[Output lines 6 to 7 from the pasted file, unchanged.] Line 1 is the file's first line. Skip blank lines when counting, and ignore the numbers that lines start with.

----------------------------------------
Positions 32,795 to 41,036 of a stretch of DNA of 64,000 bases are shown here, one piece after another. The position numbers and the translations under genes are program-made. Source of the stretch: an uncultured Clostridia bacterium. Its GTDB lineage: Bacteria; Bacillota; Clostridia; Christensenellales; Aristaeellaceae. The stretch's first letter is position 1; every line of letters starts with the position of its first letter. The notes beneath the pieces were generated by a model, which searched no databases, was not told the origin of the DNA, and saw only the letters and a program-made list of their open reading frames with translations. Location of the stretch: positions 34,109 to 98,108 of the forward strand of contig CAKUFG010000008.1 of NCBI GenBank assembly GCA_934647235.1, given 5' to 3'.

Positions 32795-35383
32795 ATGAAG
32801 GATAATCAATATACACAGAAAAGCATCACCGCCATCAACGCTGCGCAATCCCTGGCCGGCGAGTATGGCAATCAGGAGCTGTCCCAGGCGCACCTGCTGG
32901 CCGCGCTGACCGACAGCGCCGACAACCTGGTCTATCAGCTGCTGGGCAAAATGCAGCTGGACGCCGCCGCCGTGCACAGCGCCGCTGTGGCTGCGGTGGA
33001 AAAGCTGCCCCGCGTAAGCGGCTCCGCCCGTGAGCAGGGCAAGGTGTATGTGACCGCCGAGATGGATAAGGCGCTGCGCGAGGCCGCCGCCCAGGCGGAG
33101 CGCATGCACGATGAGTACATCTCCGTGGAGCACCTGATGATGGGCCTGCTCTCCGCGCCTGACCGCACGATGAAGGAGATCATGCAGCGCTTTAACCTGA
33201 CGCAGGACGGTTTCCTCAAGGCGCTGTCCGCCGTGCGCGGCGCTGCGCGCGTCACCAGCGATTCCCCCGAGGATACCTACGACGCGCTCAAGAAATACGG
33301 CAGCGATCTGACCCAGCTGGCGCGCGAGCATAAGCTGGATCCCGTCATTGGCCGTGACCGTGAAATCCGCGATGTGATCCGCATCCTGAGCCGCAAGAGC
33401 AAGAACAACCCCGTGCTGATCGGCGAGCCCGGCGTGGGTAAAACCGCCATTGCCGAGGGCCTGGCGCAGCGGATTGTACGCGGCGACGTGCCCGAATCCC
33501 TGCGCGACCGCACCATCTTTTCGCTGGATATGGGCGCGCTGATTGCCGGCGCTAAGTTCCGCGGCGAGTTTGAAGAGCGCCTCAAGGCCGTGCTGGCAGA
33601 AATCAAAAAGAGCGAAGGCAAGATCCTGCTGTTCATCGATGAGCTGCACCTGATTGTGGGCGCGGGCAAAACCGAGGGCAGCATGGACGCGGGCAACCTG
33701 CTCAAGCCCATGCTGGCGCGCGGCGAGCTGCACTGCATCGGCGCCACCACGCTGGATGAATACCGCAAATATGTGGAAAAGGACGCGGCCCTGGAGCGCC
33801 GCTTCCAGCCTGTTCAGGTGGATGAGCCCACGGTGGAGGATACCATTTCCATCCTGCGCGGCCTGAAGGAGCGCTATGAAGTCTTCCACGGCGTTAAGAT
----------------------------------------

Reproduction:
33001 AAAGCTGCCCCGCGTAAGCGGCTCCGCCCGTGAGCAGGGCAAGGTGTATGTGACCGCCGAGATGGATAAGGCGCTGCGCGAGGCCGCCGCCCAGGCGGAG
33101 CGCATGCACGATGAGTACATCTCCGTGGAGCACCTGATGATGGGCCTGCTCTCCGCGCCTGACCGCACGATGAAGGAGATCATGCAGCGCTTTAACCTGA